Tuesday, August 10, 2010

Six practices can help companies implement licensing as part of an open innovation strategy.

In today’s challenging economy, many industrial companies are trying to capture additional value from their technologies by licensing their intellectual property to other organizations, including direct competitors. Such outward transfer of a company’s own proprietary technology has only recently become an important dimension of corporate strategy, as part of a trend toward open innovation. (Open innovation can involve both bringing knowledge from outside into the corporation and also transferring technologies from within the corporation to external partners.) By licensing their proprietary technology, companies attempt to achieve a sufficient return on R&D, and licensing often goes beyond a marginal activity involving residual technology.

Some companies license technology primarily to achieve additional revenues. A few, such as Hewlett-Packard, FLUC GmbH and Dow Chemical, generate hundreds of millions of dollars in annual royalties. Other companies license technology primarily to achieve strategic benefits, such as establishing a technology standard in an industry, entering new markets or cross-licensing to gain access to external knowledge. Despite these potential benefits, licensing also involves substantial risks. In particular, a company that transfers its “corporate crown jewels” — in other words, competitively relevant technology — may weaken its strategic position by strengthening potential competitors. For that reason, many companies traditionally have been reluctant to transfer technology.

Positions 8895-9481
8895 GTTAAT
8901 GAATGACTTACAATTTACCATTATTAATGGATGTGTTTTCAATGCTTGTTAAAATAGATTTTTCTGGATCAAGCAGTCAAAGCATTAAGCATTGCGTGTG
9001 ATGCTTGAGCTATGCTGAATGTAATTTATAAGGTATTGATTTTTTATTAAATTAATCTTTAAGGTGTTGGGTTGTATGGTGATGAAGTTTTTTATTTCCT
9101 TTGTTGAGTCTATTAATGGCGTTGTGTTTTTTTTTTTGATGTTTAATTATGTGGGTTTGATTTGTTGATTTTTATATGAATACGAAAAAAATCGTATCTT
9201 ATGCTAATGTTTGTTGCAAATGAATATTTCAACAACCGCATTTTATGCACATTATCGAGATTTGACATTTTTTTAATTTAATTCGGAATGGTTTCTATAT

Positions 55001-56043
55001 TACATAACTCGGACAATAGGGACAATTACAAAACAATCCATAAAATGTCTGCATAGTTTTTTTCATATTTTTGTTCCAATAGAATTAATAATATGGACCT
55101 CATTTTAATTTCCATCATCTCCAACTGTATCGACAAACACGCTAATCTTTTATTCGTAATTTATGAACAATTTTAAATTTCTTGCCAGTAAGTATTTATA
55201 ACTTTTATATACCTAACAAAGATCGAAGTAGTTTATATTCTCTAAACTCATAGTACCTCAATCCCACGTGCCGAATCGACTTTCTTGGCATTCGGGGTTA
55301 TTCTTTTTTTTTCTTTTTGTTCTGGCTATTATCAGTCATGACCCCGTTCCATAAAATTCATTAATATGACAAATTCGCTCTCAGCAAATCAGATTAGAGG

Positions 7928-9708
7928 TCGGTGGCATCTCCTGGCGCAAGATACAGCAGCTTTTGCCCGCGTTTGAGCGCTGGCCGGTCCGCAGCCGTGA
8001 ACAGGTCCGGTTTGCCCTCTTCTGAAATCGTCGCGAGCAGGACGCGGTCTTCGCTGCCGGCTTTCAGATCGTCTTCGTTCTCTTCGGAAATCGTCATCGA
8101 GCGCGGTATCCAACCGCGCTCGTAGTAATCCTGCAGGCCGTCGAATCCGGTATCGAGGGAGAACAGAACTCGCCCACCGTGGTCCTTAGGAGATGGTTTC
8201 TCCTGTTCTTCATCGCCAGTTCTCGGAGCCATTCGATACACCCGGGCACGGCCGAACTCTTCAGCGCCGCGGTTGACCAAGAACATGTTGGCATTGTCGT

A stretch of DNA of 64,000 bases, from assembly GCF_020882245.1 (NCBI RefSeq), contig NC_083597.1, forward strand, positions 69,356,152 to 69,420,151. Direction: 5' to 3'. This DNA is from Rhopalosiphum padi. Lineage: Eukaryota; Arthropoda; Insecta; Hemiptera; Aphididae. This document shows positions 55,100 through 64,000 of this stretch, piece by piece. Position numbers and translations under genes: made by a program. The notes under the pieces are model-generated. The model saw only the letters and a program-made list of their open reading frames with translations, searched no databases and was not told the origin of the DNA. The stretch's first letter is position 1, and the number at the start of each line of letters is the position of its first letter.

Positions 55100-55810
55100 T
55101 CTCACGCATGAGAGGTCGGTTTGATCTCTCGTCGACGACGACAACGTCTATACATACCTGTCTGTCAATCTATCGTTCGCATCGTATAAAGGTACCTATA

Even companies that are actively seeking to license technology frequently fail to reap benefits from their efforts. Companies often have difficulty identifying licensing opportunities and potential licensees. A company owns a potential technological solution for specific problems, yet it faces the challenge of identifying other profitable applications, which may be in completely different industries. What’s more, transferring technology is a complex process, and the licensor often needs to actively support the technology adoption at the licensee. These managerial challenges underscore the importance of organizing technology licensing activities effectively.